Senators blast NCAA for unequal treatment of women's basketball stars
Senators Richard Blumenthal and Marsha Blackburn blasted the NCAA after media reports and female athletes themselves called out the college athletics association for providing substandard workout facilities, Covid-19 testing and other accommodations during "March Madness."
"In an all-too-familiar pattern, the NCAA did not seem to notice these vast disparities or seek to address them – until the issue became a public relations problem," the pair wrote in a letter addressed to NCAA President Mark Emmert.
A group of 36 House members, led by Democratic Representative Mikie Sherrill of New Jersey, sent a similar letter last week, also demanding answers and accountability.
Blumenthal of Connecticut and Blackburn of Tennessee are the top members of the Senate Commerce panel's subcommittee on Consumer Protection, Product Safety and Data Security, which oversees sports-related matters.
The Democrat and Republican also hail from states that have powerhouse women's basketball programs, the UConn Huskies and the University of Tennessee Lady Volunteers.
The two schools have won a combined 19 NCAA national championships.
"The players on these teams are the pride of our states who inspire on the court and off. And yet, the women's tournament and its outstanding athletes continue to be an afterthought to the Association," the letter said.
Athletes expose unequal treatment at March Madness tournament
Blumenthal and Blackburn authored the letter in response to reports of inequality between the two "bubble" tournaments, the men's in Indianapolis and the women's in San Antonio. They were held at single sites this year in an effort to minimize Covid-19 exposure and infections.
"The NCAA, while running a tournament that rakes in nearly a $1 billion in revenue, claimed not to be able to find the room and money to afford its women stars with a decent gym and basic equal treatment," the letter said. "We call foul."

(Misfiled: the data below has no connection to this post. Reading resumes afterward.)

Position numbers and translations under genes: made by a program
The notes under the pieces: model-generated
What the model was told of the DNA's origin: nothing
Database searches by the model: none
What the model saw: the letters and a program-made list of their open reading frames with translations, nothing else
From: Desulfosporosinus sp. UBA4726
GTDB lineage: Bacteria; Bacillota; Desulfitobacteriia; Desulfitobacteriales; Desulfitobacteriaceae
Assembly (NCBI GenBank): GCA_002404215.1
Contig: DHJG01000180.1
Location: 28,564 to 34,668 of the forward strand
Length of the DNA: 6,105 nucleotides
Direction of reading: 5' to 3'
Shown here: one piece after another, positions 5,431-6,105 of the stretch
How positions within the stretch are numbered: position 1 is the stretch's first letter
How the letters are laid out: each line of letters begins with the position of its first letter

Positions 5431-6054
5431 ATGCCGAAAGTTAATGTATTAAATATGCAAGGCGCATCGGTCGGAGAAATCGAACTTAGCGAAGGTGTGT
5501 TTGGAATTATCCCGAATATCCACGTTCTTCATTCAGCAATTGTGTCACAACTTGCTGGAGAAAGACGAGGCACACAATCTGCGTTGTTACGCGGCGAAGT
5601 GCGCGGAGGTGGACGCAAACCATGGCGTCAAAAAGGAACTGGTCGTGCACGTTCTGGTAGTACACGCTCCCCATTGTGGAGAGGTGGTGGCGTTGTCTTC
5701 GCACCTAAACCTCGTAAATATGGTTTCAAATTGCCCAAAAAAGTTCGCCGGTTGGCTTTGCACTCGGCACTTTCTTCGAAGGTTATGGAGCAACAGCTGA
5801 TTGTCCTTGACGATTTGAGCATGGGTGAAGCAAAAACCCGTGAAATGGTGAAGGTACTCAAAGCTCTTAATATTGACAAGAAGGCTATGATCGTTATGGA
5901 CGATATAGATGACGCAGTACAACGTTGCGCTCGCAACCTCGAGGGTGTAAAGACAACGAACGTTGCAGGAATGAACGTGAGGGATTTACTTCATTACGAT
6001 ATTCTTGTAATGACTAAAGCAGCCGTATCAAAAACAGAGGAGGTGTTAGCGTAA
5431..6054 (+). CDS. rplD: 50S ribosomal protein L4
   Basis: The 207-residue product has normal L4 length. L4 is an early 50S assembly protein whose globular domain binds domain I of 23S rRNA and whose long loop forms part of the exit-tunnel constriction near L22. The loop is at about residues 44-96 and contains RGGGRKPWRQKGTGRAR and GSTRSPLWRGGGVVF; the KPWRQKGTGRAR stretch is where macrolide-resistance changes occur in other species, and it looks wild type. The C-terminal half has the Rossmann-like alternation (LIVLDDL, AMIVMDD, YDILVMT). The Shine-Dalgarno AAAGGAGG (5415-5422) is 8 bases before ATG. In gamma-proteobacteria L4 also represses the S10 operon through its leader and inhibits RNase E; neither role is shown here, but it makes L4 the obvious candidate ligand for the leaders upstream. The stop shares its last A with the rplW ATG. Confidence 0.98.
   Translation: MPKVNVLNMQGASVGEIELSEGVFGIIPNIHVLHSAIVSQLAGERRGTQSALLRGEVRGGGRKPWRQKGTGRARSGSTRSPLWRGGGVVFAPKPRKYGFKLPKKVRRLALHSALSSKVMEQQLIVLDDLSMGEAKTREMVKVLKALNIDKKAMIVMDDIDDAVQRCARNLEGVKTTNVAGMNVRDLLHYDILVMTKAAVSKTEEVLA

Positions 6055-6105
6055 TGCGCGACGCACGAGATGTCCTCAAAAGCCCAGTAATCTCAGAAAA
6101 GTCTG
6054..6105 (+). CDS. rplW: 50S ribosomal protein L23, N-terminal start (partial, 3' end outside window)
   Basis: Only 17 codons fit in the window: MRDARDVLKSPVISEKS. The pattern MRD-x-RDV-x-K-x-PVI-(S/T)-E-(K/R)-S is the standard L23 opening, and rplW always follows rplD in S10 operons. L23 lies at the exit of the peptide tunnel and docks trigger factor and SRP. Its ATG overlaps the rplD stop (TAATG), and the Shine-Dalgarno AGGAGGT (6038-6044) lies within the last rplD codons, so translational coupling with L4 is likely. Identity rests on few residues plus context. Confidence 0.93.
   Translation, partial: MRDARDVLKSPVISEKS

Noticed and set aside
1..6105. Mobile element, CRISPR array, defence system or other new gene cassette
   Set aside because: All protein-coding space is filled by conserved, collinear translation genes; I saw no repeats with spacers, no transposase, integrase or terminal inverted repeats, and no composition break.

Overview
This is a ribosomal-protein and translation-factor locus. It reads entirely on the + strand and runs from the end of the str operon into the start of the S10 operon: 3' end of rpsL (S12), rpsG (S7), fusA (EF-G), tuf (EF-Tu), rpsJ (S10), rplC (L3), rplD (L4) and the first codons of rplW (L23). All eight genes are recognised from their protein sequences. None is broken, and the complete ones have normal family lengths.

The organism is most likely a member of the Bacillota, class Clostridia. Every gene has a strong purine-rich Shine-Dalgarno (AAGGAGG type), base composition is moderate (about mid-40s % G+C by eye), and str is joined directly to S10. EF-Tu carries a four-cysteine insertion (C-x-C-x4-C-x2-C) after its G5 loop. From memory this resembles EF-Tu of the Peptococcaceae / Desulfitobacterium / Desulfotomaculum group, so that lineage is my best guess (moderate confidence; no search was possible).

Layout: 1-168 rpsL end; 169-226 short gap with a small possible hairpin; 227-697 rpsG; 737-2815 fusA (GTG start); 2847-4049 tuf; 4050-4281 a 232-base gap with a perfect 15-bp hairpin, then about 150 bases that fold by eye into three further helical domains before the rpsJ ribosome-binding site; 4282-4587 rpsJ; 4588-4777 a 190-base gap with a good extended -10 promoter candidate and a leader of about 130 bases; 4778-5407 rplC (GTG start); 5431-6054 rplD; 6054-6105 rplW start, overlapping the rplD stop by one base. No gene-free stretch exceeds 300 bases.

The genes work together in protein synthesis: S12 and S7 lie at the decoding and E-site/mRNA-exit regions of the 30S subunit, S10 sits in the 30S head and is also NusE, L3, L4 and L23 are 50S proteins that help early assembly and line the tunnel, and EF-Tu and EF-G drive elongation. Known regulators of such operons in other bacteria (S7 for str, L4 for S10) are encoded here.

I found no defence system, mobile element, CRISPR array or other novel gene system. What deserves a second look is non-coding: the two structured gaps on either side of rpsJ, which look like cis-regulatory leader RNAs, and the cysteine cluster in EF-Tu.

Reports began after the University of Oregon's 6-foot-7 forward Sedona Prince posted a video showing the women's weight facility – a single tower of weights – and compared it to the men's gym-like facility filled with workout equipment.
"If you aren't upset about this problem, then you'e a part of it," she says in the video that originated on TikTok.
Other photographs and media reports emerged showing that women's players received other unequal treatment, like fewer meal options.
Coaches expressed concern about the women receiving antigen Covid-19 tests, which have been found to be cheaper and less reliable than the gold-standard PCR tests provided to men.
Lynn Holzman, an NCAA vice president, acknowledged the unequal treatment, and some of the changes, like upgraded weight facilities, were eventually made.
Blumenthal and Blackburn requested the NCAA respond to the letter "confirming that you have taken all steps to guarantee full and equal health protections, accommodations, and support" to the women's tournament before April 8. The women's championship game tips off on April 4.
The lawmakers ended their letter by expressing a united front on equal treatment, though they did acknowledge they were unable to stand together on at least one issue.
"We may not agree on which state is the basketball capital of the world, but on this we agree: you must end this inexcusable pattern of inequities and neglect, and be transparent with these stellar women athletes about the steps you will take to ensure they have the same opportunities and support as their male counterparts," the letter said.
Fair treatment of student-athletes has been a hot topic for Congress in recent years, especially around the issue of compensating players.
Lawmakers have proposed various federal frameworks as the NCAA grapples with the question of how players can profit from things like video game licensing or sponsorship deals, for instance.
Cover photo: Collage: IMAGO / Icon SMI & screenshot/Instagram/Overtime WBB